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Calder Holmes Park

From Les S

Monday, 6 September 2010

I know this is a perennial issue. However, It seems that Calder Holmes and the surrounding area don't seem to have become a nicer place to visit over the past couple of years. A few things seem becoming a bit concerning. Firstly the level of Graffiti, which seems to spill out to the locks on the canal. The litter becomes very problematic in the evening (Thanks to the council workers that do a Stirling job of cleaning in the mornings) And there still seems to be alot of drunk teenagers around. From morning to evening. Now I don't wish to sound to harsh but the only proposals I see for Calder Holmes are the extension of the Skate park, which in it self is great and could make a real attraction. However, It is attracting the same or similar group that dominate the park anyway. What else is been done to encourage the broader community?

I know several People that no longer go to the park favoring Tod park, Shibden or even Townley, especially with families, People are not as comfortable using Calder Vale.

I met a women recently at Stubbings wharf who has been navigating the canals of Britain for the last 28 years, she was moored at Stubbings because the previous night she was moored near the park and had endless bottles and insults hurled at her barge, this is the first time this has happened in her career on the canals and she was very surprised. Hebden benefits from holiday makers and tourists, we should not have people being frightened away.

Sorry rant over, and knowledge of what might be done to improve our central park would be nice to know, because we live in a lovely place.

From Ken Hall

Monday, 6 September 2010

I am a boat dweller who has moored alongside the park many times without a problem. Boats are a target to the mindless disaffected because they can be assaulted in lonely places and from safe distances. Indeed on some stretches of water one is advised not to stop or to travel alone.
Your piece can give a false impression of the park. How many people do you know that are happy to continue using it? Have you conducted a survey in the town square?

How do you stop vandalism? Easy. You give youth a say in the community. You operate youth clubs, you ensure there are jobs for all and free education. you actively recruit them into challenging but controlled activities and by giving them a say on local councils.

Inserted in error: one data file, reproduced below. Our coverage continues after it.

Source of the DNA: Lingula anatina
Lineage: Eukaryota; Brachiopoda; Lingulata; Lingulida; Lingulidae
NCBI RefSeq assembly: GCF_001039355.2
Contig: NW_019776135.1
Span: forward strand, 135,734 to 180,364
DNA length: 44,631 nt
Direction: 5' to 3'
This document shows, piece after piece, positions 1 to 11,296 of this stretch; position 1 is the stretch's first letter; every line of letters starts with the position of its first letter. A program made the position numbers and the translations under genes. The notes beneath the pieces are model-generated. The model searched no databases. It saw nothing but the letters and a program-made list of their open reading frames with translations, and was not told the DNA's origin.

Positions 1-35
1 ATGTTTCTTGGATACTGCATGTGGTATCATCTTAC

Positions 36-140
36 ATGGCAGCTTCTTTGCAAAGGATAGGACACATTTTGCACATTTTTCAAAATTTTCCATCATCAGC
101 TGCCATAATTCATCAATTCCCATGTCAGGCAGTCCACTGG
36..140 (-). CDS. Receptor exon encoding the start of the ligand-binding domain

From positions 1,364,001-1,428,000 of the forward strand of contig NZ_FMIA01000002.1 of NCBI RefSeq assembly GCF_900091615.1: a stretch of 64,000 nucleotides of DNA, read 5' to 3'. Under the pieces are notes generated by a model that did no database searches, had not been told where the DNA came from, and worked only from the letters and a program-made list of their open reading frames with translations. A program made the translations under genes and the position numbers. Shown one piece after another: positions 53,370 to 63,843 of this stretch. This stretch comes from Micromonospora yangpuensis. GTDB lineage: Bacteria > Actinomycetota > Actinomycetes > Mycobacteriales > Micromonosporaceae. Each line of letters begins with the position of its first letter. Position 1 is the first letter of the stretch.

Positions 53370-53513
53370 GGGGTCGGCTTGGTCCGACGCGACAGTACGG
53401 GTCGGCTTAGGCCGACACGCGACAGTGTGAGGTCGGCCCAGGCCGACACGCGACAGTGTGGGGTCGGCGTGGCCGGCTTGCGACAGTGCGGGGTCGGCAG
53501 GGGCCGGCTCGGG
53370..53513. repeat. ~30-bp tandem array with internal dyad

I am 67. I had the opportunity, ignored, of a free university education. I had a choice of youth clubs most nights of the week. Most importantly i knew there was a job waiting for me when I left the school gates. Mistakenly I chose the military but I have made lots mistakes in my time. Don't make people work till they are old and frail whilst depriving the young of job opportunities. That only makes sense if you are a moron

From Colin C

Wednesday, 8 September 2010

Further to Les's post, I often travel through the park on my way home from work and over the summer have been struck by the almost surreal scene that usually greets me, particularly in nice weather.

Groups of teenagers hanging around the benches near the skate park, laying their booze out on the tables as if having a picnic, whilst openly smoking cannabis whilst only twenty feet away families with very young children play happily, and an occasional older residents walks past, taking in a bit of sun.

All three groups seem oblivious to each other. A metaphor for Hebden perhaps?

From Paul D

Thursday, 9 September 2010

Calder Holmes is the most visible example of what happens when local governance is inept, when liberal parents are allowed too much influence and when the public retreat from civic space.

Other than the excellent new play area (despite the paddling pool being full of now rancid sand) Calderdale, through a combination of staffing cuts and reallocation of their maintenance teams, have left the park mostly unsupervised. At the same time as they retreated, a small group of parents lobbied for a skate park and then lobbied for a graffiti wall, providing a cloak of community involvement as legitimacy for Calderdale's withdrawal. The recent lighting is good, the paths and gradients less so, but the wildflower flower beds show how quickly nettles and weeds spring up when the people who should be running things decide to hand it over to amateurs.